The ATILF (Analyse et Traitement Informatique de la Langue Française – Computer Processing and Analysis of the French Language) is a research “laboratory” in linguistics and language studies. This joint research unit (UMR 7118) is answerable to two institutions: the CNRS (National Centre for Scientific Research) and the University of Lorraine.
The ATILF was created on 1st January 2001 from a merger between the National Institute for the French Language (Institut National de la Langue Française – INALF, CNRS) and Language, Discourse, Cognition (LANDISCO, University Nancy 2), subsequently joined in 2005 by the Centre for Pedagogical Research and Applications in Language (Centre de Recherches et d’Applications Pédagogiques en Langues – CRAPEL, University Nancy 2).
► Within the CNRS, the ATILF is part of the Institute for Humanities and Social Sciences (INSHS), with a secondary affiliation to the Institute for Computer Sciences and their Interactions (INS2I). At the regional level, it comes under the aegis of the Centre-East Delegation.
► Within the University of Lorraine, the ATILF is connected to the research group in Knowledge, Language, Communication, Societies (Pôle CLCS), and the doctoral school Societies, Languages, Time, Knowledge (SLTC – ED 78).
The ATILF combines two complementary skillsets in linguistics and computing, which contribute to our ability to provide online tools and platforms including numerous dictionaries and reference resources relating to languages.
The ATILF is project leader for Open Resources and TOols for LANGuage (ORTOLANG), an Equipex project (Equipment of excellence) in the Programme for Investment in the Future (PIA). ORTOLANG superseded the National Centre for Textual and Lexical Resources (CNRTL), with 1,811 registered users, 450 resources and 7.9 terabytes of data. The ATILF houses the platform which receives 700,000 connections every day and is soon to be updated
The ATILF currently has 135 members, 5 research teams in different fields, and 4 support services including a documentation centre called Michel Dinet.
Given these 3 themes, research at the ATILF is organised in 5 research teams: Lexis | Historical linguistics for French and Romance languages | Discourse | Applied linguistics and sociolinguistics (Crapel) | and Resources: normalisation, annotation and use.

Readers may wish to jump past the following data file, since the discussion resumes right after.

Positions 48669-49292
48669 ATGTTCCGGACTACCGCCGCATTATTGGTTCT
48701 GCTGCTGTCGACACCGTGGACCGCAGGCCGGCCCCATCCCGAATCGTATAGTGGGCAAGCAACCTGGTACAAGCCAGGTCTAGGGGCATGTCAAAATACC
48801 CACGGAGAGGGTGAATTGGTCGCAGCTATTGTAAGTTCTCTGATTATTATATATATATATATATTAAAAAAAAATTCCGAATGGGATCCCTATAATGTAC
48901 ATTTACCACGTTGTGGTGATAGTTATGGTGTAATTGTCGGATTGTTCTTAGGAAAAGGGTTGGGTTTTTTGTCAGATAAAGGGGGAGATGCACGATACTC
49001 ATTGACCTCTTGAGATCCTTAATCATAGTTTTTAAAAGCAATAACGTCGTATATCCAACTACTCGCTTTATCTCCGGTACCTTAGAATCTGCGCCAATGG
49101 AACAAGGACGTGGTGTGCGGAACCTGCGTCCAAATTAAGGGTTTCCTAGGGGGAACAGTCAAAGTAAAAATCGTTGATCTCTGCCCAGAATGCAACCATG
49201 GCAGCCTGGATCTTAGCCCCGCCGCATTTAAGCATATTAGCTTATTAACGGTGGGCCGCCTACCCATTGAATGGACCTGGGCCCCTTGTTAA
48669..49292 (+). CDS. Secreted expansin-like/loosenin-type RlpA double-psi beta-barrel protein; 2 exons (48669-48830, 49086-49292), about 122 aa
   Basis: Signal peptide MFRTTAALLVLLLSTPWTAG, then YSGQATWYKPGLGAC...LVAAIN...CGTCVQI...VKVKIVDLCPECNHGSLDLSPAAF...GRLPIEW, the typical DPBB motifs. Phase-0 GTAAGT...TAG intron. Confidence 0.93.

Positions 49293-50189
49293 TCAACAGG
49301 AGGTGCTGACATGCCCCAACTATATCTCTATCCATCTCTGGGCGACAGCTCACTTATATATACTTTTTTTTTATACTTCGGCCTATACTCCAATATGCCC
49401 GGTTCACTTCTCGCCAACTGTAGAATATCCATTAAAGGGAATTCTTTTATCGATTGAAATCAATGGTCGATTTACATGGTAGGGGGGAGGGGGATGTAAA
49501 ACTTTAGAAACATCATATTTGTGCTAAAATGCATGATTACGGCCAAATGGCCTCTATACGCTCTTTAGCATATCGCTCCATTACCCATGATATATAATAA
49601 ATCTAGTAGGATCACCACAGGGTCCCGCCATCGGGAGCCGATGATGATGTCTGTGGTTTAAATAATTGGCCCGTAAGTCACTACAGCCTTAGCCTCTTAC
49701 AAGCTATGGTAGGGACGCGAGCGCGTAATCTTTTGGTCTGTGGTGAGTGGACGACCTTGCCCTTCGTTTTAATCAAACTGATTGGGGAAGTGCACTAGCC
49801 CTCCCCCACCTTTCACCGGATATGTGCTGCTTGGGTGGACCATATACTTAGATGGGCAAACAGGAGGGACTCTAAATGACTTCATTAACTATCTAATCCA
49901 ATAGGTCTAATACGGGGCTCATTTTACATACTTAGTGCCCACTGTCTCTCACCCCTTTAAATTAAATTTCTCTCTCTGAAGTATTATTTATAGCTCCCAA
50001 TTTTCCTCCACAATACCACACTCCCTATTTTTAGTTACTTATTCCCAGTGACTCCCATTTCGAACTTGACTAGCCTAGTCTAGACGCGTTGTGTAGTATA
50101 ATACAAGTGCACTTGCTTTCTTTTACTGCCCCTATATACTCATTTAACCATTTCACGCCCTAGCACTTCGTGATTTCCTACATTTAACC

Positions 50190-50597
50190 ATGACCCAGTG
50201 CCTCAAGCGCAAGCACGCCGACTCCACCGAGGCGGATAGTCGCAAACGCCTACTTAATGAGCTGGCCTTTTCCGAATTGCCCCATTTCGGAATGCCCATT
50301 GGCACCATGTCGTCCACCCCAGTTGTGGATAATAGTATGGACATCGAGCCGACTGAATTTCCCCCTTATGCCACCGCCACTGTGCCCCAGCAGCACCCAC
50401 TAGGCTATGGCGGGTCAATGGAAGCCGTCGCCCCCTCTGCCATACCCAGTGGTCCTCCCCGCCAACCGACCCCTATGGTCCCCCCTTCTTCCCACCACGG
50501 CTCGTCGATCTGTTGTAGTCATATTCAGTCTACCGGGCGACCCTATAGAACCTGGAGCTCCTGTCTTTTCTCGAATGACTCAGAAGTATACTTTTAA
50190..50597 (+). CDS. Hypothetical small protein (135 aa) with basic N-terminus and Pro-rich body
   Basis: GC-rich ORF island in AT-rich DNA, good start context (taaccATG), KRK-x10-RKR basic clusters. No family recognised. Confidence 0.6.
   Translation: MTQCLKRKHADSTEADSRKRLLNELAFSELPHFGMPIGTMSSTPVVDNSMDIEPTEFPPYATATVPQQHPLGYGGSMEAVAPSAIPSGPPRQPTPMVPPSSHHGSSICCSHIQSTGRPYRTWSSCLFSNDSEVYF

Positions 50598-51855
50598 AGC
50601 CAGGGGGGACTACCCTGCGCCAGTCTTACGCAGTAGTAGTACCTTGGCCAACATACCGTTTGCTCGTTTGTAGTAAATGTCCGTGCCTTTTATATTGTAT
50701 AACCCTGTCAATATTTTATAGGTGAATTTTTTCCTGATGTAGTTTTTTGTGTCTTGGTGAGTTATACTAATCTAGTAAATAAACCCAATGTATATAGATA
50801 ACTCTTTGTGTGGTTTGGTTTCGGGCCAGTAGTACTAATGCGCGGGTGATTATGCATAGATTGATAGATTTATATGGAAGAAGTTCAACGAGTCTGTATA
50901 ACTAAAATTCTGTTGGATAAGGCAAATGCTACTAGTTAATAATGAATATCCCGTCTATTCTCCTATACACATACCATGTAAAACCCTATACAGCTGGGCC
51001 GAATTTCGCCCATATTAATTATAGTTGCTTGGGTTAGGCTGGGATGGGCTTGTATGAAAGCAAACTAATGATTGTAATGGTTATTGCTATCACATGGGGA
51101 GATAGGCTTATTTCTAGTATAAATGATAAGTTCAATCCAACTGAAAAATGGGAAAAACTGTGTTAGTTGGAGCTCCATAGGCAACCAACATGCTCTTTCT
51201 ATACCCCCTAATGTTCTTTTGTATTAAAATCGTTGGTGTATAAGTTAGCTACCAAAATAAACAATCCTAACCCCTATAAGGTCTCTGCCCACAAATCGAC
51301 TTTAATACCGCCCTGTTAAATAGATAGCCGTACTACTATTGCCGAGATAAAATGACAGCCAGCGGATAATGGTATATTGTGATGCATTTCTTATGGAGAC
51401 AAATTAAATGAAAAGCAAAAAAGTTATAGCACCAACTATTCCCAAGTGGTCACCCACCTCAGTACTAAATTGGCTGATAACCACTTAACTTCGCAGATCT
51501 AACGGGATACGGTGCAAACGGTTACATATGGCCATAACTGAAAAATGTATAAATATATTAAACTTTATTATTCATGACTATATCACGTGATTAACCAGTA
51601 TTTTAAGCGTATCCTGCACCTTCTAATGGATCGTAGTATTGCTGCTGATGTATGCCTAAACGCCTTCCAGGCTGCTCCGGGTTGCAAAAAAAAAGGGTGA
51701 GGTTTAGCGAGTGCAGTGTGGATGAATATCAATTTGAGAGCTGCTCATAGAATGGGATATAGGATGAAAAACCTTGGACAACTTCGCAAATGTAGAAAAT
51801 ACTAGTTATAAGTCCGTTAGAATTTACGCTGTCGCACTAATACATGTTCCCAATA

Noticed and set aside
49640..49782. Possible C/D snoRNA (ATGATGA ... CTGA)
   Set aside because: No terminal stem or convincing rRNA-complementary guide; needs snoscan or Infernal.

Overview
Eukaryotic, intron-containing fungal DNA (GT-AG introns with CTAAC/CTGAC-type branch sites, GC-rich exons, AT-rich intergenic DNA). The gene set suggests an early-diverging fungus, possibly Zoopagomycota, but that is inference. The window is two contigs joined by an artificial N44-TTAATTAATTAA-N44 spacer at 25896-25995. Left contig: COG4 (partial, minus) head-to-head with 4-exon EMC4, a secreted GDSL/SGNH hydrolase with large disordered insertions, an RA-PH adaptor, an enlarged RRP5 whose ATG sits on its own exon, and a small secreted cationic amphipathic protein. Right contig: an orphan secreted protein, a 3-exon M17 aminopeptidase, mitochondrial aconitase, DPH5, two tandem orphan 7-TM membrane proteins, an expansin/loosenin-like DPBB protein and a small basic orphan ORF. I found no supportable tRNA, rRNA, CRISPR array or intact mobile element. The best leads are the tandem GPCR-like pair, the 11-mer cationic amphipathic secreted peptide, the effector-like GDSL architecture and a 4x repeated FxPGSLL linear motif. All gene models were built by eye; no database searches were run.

2018 > 2022 | 5 years
See his homepage
Research units in France function on a 5-year basis; the current project (2018-2022) has 3 major spheres of interest:
2/ Corpora and Resources
3/ Dynamic Aspects of Language
1/ The concept of lexis is present throughout numerous research projects for French and beyond, notably for Romance languages, English and German, and with openings to non-Indo-European languages such as Russian and Korean. Within the different research groups, lexis is treated both diachronically and synchronically. The study of lexis includes but is not limited to lexicology and lexicography, extending to many other areas of linguistics as a whole. Besides morphology, lexical semantics and phraseology, all of which include a strong lexical component, other areas of research at the ATILF in psycholinguistics, sociolinguistics and applied linguistics (language learning and teaching) also address lexis from their own specific standpoints. It is also implicit in studies of terminology and specialised languages that have appeared in recent years.
2/ Work on corpora and resources goes back to the production of the Trésor de langue française (TLF) which began in the 1960s, and has been a staple of our activities since then. In addition to the production of new tools, this theme connects theoretical and applied research, both informing the resources and being informed by them as they generate new data for research. The ATILF’s work in this area supports rigorous description, quantification, modelling, experimentation and testing of theories and hypotheses about language via the use of stable, attested language data that can be shared with the scientific community and, in many cases, with the public at large. Many such projects involve collaboration between groups at the ATILF, and with national and international partners requiring substantial funding.
3/ Others areas of linguistics and language studies come together in a third theme covering several fields and disciplines (e.g. applied linguistics, sociolinguistics, diachronic linguistics, dialectology, and psycholinguistics) and focusing on a variety of objects (e.g. spoken interaction, discourse analysis, language pathologies, language insecurity, and linguistic variation). Under the heading of dynamic aspects of language, this cross-sectional theme draws on a number of theoretical underpinnings from complexity and dynamic systems theory to emergence, non-linearity and variation.
Figures updated March 2020
© ATILF | Traduit par Alex Boulton | Photos : LG, Service communication ATILF & Christelle Poirel, Direction de la communication UL